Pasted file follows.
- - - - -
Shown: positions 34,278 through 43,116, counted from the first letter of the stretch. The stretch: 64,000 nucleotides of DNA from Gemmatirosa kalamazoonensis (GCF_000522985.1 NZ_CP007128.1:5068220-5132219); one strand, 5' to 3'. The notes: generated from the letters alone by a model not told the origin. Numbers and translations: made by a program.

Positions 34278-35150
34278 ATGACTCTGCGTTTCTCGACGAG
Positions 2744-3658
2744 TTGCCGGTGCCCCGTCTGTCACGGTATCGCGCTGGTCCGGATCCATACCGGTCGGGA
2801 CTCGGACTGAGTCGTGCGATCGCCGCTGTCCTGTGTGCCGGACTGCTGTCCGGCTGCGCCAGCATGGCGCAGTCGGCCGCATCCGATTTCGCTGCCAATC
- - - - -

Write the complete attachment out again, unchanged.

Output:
Shown: positions 34,278 through 43,116, counted from the first letter of the stretch. The stretch: 64,000 nucleotides of DNA from Gemmatirosa kalamazoonensis (GCF_000522985.1 NZ_CP007128.1:5068220-5132219); one strand, 5' to 3'. The notes: generated from the letters alone by a model not told the origin. Numbers and translations: made by a program.

Positions 34278-35150
34278 ATGACTCTGCGTTTCTCGACGAG
Positions 2744-3658
2744 TTGCCGGTGCCCCGTCTGTCACGGTATCGCGCTGGTCCGGATCCATACCGGTCGGGA
2801 CTCGGACTGAGTCGTGCGATCGCCGCTGTCCTGTGTGCCGGACTGCTGTCCGGCTGCGCCAGCATGGCGCAGTCGGCCGCATCCGATTTCGCTGCCAATC